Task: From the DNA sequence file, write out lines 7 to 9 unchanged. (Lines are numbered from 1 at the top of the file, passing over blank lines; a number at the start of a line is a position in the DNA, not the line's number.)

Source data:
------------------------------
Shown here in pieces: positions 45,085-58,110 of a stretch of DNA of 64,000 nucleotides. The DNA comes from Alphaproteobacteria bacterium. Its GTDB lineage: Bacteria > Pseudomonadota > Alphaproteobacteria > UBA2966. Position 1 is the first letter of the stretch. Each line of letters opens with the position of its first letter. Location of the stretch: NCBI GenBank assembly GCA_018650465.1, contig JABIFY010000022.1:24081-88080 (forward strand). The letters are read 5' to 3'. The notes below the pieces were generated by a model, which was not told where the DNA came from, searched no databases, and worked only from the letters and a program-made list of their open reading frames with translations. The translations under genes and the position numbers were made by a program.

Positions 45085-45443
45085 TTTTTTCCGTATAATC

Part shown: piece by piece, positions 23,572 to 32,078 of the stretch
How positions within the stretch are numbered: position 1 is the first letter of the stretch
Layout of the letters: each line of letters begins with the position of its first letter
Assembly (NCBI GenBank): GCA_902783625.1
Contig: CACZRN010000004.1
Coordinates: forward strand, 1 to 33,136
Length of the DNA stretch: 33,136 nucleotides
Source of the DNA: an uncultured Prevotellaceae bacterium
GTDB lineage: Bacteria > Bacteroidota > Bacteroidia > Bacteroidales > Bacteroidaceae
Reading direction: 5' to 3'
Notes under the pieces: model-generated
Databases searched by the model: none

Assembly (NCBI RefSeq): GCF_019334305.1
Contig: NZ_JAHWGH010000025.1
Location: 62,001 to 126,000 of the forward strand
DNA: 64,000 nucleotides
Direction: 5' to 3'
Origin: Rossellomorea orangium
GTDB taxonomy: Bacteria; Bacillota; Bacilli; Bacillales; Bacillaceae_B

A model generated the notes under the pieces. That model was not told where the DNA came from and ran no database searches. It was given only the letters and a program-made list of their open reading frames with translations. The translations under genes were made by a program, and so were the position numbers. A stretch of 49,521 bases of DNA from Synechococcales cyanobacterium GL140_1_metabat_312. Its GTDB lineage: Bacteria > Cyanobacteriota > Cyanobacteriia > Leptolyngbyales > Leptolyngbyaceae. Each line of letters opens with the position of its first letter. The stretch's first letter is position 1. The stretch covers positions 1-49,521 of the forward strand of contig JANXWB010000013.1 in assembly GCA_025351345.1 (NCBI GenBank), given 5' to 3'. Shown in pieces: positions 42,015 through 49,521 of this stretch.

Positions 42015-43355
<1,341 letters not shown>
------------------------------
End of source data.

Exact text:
Assembly (NCBI GenBank): GCA_902783625.1
Contig: CACZRN010000004.1
Coordinates: forward strand, 1 to 33,136